How GnRH Agonists Can Treat Fibroid Symptoms
Gonadotropin-releasing hormone (GnRH) agonists are a kind of medication that stops your ovaries from producing estrogen and progesterone, which stops ovulation. They can be an effective way to treat a variety of women’s reproductive health concerns, including uterine fibroid symptoms. There are some side effects to consider, however, so speak with your doctor to determine what treatment may be best for your specific needs.*
What is gonadotropin-releasing hormone?
There are over 50 different naturally occurring hormones in your body involved in a variety of different functions. Gonadotropin-releasing hormone (GnRH) is one of the hormones that control your menstrual cycle. It’s released by a part of the brain called the hypothalamus.
Once released, GnRH triggers a domino effect of other hormones that ultimately results in the production of estrogen and progesterone, which in turn causes ovulation. This line of communication is called the hypothalamic pituitary ovarian axis.
In order for this to work smoothly, GnRH has to be released in small, rhythmic bursts, similar to a pulse. If this process is working correctly, you will get regular periods as long as you’re not pregnant.
How do GnRH agonists treat uterine fibroids?
GnRH agonists change the way GnRH is released. Instead of small bursts, it’s released in a constant flow, like an open faucet on full blast. This onslaught can cause a temporary surge of the other hormones along the axis, but over time they will stop being produced, halting the production of estrogen and progesterone, and thus ovulation.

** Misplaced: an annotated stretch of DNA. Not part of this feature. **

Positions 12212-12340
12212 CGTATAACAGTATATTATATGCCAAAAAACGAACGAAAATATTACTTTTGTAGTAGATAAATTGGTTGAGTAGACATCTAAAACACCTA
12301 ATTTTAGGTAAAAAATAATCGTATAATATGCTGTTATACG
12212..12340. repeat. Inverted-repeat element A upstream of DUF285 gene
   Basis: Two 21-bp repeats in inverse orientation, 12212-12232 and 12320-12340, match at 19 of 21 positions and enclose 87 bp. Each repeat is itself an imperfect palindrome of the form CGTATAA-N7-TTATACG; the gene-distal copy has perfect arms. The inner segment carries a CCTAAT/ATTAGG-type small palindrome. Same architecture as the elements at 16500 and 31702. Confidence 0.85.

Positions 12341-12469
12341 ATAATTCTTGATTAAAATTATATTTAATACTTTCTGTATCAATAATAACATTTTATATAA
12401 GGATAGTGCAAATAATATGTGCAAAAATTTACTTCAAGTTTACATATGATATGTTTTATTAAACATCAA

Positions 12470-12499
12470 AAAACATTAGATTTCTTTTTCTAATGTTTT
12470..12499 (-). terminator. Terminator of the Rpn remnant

Without estrogen, menstruation stops and your fibroids will likely shrink, relieving many of your symptoms. GnRH agonists are not recommended for long-term use, however, and fibroids regrow quickly once the medication is stopped. For this reason, GnRH agonists are not usually used for heavy bleeding and pain relief for more than a few months.
Who can take GnRH agonists?
Doctors have used GnRH agonists to treat a variety of women’s reproductive health conditions, including:
- Uterine fibroids,
- Endometriosis, and
- Premenstrual dysphoric disorder (PMDD).
Regarding fibroids specifically, GnRH agonists are generally used to shrink large fibroids prior to surgical removal, and are sometimes recommended for short-term relief in fibroid patients who are close to menopause, after which fibroids begin to shrink on their own.
GnRH agonists are typically administered through either an injection every four to 12 weeks, or through daily use of a nasal spray.
Are there any side effects?
Since GnRH agonists stop the production of estrogen and progesterone, it’s common to experience symptoms similar to those associated with menopause, such as:
- Mood changes,
- Hot flashes,
- Lower sex drive,
- Vaginal dryness, and
- Lower bone density.
There may be other side effects, as well, depending on the agonist used. Your doctor may suggest controlled “add-back therapy” of progestin, or a combination of estrogen and progestin, to help mitigate bone loss and relieve hot flashes.